# A deep dive into glmnet: penalty.factor

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The `glmnet`

function (from the package of the same name) is probably the most used function for fitting the elastic net model in R. (It also fits the lasso and ridge regression, since they are special cases of elastic net.) The `glmnet`

function is very powerful and has several function options that users may not know about. In a series of posts, I hope to shed some light on what these options do.

Here is the full signature of the `glmnet`

function:

glmnet(x, y, family=c("gaussian","binomial","poisson","multinomial","cox","mgaussian"), weights, offset=NULL, alpha = 1, nlambda = 100, lambda.min.ratio = ifelse(nobs<nvars,0.01,0.0001), lambda=NULL, standardize = TRUE, intercept=TRUE, thresh = 1e-07, dfmax = nvars + 1, pmax = min(dfmax * 2+20, nvars), exclude, penalty.factor = rep(1, nvars), lower.limits=-Inf, upper.limits=Inf, maxit=100000, type.gaussian=ifelse(nvars<500,"covariance","naive"), type.logistic=c("Newton","modified.Newton"), standardize.response=FALSE, type.multinomial=c("ungrouped","grouped"))

In this post, we will focus on the **penalty.factor** option.

Unless otherwise stated, will denote the number of observations, will denote the number of features, and `fit`

will denote the output/result of the `glmnet`

call.

**penalty.factor**

When this option is not set, for each value of in `lambda`

, `glmnet`

is minimizing the following objective function:

When the option is set to a vector `c(c_1, ..., c_p)`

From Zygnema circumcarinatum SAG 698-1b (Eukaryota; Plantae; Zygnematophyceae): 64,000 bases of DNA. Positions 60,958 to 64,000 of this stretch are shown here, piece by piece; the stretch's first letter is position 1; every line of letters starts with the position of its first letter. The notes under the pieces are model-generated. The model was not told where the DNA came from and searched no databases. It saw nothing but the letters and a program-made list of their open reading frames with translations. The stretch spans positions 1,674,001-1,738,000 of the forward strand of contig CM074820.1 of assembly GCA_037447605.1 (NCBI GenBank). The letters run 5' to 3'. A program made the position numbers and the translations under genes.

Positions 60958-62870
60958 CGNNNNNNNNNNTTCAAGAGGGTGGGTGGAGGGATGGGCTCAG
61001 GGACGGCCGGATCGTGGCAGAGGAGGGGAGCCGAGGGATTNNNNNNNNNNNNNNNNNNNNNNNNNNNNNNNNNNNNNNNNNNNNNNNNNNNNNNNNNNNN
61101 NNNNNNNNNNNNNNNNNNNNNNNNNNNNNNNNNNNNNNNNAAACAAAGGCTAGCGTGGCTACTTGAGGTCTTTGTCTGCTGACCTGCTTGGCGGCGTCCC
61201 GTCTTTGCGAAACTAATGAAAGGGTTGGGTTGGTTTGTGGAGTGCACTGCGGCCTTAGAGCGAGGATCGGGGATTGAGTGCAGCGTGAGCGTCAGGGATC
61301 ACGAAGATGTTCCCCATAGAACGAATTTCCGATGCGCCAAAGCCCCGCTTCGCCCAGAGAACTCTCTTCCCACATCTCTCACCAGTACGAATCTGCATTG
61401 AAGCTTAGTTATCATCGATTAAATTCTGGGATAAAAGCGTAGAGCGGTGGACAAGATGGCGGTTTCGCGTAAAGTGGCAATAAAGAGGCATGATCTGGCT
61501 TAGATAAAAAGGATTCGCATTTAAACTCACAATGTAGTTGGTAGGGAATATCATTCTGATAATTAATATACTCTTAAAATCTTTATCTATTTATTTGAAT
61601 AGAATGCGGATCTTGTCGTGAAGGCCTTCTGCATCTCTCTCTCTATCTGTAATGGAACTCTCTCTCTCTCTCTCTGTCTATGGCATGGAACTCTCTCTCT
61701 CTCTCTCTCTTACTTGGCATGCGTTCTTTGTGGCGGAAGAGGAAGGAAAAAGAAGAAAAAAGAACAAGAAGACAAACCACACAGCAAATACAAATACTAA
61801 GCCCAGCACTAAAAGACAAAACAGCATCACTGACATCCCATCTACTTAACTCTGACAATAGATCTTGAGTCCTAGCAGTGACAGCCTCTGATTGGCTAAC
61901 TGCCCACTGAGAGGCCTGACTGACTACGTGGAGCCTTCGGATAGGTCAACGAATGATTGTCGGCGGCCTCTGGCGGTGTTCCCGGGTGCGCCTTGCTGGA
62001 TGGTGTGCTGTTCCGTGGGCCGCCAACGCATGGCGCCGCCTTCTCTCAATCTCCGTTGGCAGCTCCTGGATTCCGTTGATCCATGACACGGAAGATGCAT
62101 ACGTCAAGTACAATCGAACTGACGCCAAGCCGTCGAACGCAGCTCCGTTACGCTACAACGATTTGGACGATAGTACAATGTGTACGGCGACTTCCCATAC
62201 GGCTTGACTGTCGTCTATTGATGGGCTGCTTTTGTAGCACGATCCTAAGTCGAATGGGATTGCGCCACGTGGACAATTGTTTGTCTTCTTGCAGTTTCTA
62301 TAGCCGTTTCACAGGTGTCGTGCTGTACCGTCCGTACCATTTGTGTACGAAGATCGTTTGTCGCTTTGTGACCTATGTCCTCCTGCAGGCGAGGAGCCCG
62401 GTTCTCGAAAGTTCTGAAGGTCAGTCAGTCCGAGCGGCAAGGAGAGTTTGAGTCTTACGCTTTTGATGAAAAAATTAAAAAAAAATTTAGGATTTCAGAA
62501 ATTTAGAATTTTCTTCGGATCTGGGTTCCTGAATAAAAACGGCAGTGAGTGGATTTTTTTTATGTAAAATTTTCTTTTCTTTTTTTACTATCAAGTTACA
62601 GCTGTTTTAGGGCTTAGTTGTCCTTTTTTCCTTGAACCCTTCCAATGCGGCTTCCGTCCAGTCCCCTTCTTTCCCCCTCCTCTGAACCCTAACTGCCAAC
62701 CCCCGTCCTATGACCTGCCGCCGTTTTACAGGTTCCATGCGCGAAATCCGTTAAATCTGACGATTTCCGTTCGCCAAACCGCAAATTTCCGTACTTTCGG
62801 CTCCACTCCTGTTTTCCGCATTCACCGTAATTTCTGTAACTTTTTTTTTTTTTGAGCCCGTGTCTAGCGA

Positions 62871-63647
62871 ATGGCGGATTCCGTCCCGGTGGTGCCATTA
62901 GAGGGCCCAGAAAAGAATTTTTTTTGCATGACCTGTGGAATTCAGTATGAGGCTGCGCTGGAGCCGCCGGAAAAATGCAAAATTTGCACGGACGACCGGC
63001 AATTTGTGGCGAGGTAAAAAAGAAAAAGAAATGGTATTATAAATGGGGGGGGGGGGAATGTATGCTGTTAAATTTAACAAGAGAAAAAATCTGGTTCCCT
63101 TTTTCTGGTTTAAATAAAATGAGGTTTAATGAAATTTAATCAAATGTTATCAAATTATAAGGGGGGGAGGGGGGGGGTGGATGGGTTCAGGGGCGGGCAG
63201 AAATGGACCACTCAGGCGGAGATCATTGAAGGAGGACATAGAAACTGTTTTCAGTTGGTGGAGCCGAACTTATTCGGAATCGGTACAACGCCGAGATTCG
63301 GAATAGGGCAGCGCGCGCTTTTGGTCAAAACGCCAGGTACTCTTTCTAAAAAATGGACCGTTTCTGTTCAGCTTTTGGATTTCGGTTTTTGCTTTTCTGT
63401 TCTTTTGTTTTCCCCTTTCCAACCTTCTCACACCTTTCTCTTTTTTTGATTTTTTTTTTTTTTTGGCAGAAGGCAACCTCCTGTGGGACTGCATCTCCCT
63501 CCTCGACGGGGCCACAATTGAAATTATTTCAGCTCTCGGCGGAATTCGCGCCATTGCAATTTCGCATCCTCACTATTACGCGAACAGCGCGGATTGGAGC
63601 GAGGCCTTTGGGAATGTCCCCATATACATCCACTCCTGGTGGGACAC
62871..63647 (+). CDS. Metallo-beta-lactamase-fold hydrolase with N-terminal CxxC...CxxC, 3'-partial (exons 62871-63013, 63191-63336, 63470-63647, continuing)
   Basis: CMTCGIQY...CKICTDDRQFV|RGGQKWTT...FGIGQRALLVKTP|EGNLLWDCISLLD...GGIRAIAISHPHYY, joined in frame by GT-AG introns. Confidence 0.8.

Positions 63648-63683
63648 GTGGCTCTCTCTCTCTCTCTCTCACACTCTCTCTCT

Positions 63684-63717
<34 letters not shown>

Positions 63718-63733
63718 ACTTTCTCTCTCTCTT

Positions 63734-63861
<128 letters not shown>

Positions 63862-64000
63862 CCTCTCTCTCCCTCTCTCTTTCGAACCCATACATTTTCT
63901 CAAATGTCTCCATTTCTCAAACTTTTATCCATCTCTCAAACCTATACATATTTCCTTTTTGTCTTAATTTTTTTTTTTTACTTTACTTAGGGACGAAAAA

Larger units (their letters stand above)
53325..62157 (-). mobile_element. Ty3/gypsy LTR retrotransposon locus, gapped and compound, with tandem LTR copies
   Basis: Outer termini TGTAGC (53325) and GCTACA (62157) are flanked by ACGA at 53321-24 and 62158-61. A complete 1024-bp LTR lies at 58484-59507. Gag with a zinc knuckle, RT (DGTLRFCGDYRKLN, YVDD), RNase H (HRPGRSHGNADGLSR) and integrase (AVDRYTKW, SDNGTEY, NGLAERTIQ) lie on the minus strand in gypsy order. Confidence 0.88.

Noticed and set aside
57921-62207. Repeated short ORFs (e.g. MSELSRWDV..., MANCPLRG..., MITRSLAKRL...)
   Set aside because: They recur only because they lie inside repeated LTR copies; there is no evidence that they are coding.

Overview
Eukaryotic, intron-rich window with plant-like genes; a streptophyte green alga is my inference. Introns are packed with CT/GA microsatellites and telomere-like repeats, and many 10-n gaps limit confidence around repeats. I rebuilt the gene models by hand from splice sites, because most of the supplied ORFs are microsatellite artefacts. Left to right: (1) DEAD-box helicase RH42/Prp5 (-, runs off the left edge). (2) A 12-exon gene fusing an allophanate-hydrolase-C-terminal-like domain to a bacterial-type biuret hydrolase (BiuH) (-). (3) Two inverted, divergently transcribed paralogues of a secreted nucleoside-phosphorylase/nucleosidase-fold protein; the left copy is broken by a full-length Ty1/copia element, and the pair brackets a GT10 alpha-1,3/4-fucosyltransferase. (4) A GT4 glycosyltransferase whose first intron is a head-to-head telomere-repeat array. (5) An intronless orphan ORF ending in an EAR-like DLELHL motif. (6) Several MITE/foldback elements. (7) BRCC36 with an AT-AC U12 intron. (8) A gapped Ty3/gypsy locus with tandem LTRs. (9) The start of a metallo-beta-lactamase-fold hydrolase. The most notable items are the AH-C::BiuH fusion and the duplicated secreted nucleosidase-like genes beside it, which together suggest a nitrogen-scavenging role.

, `glmnet`

minimizes the following objective instead:

In the documentation, it is stated that “the penalty factors are internally rescaled to sum to nvars and the lambda sequence will reflect this change.” However, from my own experiments, it seems that the penalty factors are internally rescaled to sum to nvars **but** the lambda sequence remains the same. Let’s generate some data:

n <- 100; p <- 5; true_p <- 2 set.seed(11) X <- matrix(rnorm(n * p), nrow = n) beta <- matrix(c(rep(1, true_p), rep(0, p - true_p)), ncol = 1) y <- X %*% beta + 3 * rnorm(n)

We fit two models, `fit`

which uses the default options for `glmnet`

, and `fit2`

which has `penalty.factor = rep(2, 5)`

:

fit <- glmnet(X, y) fit2 <- glmnet(X, y, penalty.factor = rep(2, 5))

What we find is that these two models have the exact same `lambda`

sequence and produce the same `beta`

coefficients.

sum(fit$lambda != fit2$lambda) # [1] 0 sum(fit$beta != fit2$beta) # [1] 0

The same thing happens when we supply our own `lambda`

sequence:

fit3 <- glmnet(X, y, lambda = c(1, 0.1, 0.01), penalty.factor = rep(10, 5)) fit4 <- glmnet(X, y, lambda = c(1, 0.1, 0.01), penalty.factor = rep(1, 5)) sum(fit3$lambda != fit4$lambda) # [1] 0 sum(fit3$beta != fit4$beta) # [1] 0

Hence, my conclusion is that if `penalty.factor`

is set to `c(c_1, ..., c_p)`

, `glmnet`

is really minimizing

where .

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